ConEd Faces Heat After Times Square Goes Dark

By , Will Wade, and Amanda Albright | July 15, 2019

It lasted all of five hours – and hit just the spot on New York’s power system to take out the lights in Times Square, force the evacuation of Madison Square Garden in the middle of a Jennifer Lopez concert and bring parts of the city’s subway system to a screeching halt.

The Saturday evening blackout on Consolidated Edison Inc.’s grid – extending from about Fifth Avenue to the Hudson River and from the 40s to 72nd Street – was so widespread that it took out much of Midtown, Hell’s Kitchen, Rockefeller Center and the lower reaches of Manhattan’s Upper West Side. Now ConEd, already under fire because of other mechanical breakdowns in recent years, is facing renewed calls to overhaul its network.

New York City Mayor Bill de Blasio cut short a presidential campaign trip to Iowa and Governor Andrew Cuomo went on television to demand answers from “Mr. ConEd” himself.

Cuomo, expressing frustration over what he described as repeated failures on ConEd’s system, said in an interview with ABC News that he was sending his “top power team” to investigate the incident. He noted that Saturday’s outage took hours to resolve when the utility had said it would take one to two. It struck at 6.47 p.m. Saturday, lasted until about midnight and affected almost 73,000 customers.

“If they don’t give me an answer quickly, I’m going to go to ConEd headquarters,” he said. “If I don’t get a firm answer forthwith, I’ll go speak to Mr. ConEd myself.”

De Blasio, meanwhile, called on city agencies to “get to the bottom” of the incident.

“We’re going to look at this very carefully, not only depend on Con Edison, but we’re going to make sure there’s a very careful review of what happened,” the mayor said on CNN’s “State of the Union” Sunday from Chicago. “We don’t ever want to see it happen again.”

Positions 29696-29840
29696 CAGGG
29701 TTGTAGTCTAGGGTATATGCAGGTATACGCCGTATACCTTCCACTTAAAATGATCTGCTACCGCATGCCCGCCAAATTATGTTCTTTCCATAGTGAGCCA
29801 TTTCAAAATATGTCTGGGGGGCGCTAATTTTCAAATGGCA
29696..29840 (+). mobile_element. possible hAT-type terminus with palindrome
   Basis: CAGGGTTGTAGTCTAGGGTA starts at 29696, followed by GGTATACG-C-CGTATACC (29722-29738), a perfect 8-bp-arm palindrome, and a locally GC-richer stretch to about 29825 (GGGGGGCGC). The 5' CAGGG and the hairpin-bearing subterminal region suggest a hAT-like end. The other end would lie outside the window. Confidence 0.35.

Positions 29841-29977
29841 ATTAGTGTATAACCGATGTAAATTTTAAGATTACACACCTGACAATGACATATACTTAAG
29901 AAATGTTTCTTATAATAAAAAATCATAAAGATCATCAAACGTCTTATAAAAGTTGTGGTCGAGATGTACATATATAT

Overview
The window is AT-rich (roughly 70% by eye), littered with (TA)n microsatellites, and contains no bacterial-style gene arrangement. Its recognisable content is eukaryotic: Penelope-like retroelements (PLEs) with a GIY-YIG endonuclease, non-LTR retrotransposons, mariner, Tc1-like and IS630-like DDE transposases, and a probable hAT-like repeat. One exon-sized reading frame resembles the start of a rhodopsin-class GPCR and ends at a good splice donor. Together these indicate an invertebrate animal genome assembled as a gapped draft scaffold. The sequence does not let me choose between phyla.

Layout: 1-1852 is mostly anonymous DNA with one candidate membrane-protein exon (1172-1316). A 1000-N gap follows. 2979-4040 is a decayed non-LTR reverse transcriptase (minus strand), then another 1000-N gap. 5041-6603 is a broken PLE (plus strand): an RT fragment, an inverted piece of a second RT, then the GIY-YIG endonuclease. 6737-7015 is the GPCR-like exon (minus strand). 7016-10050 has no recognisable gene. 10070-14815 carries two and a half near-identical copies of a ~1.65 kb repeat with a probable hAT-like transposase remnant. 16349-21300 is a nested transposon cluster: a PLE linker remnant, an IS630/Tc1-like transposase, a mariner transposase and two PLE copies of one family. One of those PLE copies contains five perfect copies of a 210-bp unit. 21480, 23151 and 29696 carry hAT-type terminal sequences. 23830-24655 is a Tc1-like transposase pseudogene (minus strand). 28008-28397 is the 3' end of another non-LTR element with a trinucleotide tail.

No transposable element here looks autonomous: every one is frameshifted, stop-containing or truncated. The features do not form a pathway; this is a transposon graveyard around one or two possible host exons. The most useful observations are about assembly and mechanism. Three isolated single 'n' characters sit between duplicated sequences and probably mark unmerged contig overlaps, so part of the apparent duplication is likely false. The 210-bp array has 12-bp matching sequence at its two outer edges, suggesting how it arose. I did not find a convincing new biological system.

The power failure struck on the anniversary of the historic 1977 blackout that led to widespread looting and other crimes across New York City. And it peeled back disparities between old technology and new: halted subways meant a $2.75 fare ballooned to a $57 Uber primed to surge pricing.

Other impacts of Saturday’s power failure:

All lanes of West 42nd Street to West 71st Street between the Hudson River to 5th Avenue in Manhattan were closed in both directions after the power failure took out traffic signals.

All Broadway theaters were closed except for the Winter Garden Theater, Nederlander Theatre and Lyceum Theatre, leading some performers to take their shows to the street.

Carnegie Hall was evacuated, and a choir set to perform onstage sang outside instead.

The New York Fire Department responded to reports of “numerous stuck elevators” that were occupied.

Digital billboards in Times Square went down, and some restaurants and businesses closed.

Just over six months ago, ConEd was facing an investigation after an electrical fire at a substation turned New York City’s night sky blue, temporarily disrupting flights and subway services. In July 2018, it was the subject of a probe after an asbestos-lined steam pipe ruptured in Manhattan’s Flatiron district. And a power failure in 2017 led to significant delays on the subway during a morning commute, triggering an investigation that cost the company hundreds of millions of dollars.

De Blasio on CNN didn’t directly answer a question about whether the grid is vulnerable, saying: “We haven’t had many instances like this in recent years, and that’s a very good thing.” ConEd said earlier on Saturday that it didn’t suspect the power failure was caused by an attack on its system.

Cuomo said Saturday’s outage appeared to have been caused by a substation explosion and fire that went on to affect four other substations. As of 11:30 a.m. in New York on Sunday, 162 customers across ConEd’s system were without power.

ConEd Chief Executive Officer John McAvoy told reporters late Saturday that the company would investigate the root cause of the event and “restore the system to a fully normal condition once we understand what exactly occurred.” He said the power failure didn’t appear to be weather-related. Hot weather typically sends power demand surging as people blast air conditioners.

When asked about reports of a fire in a manhole cover, he said it was “very unlikely” that such a blaze could cause “an incident of this scale.”

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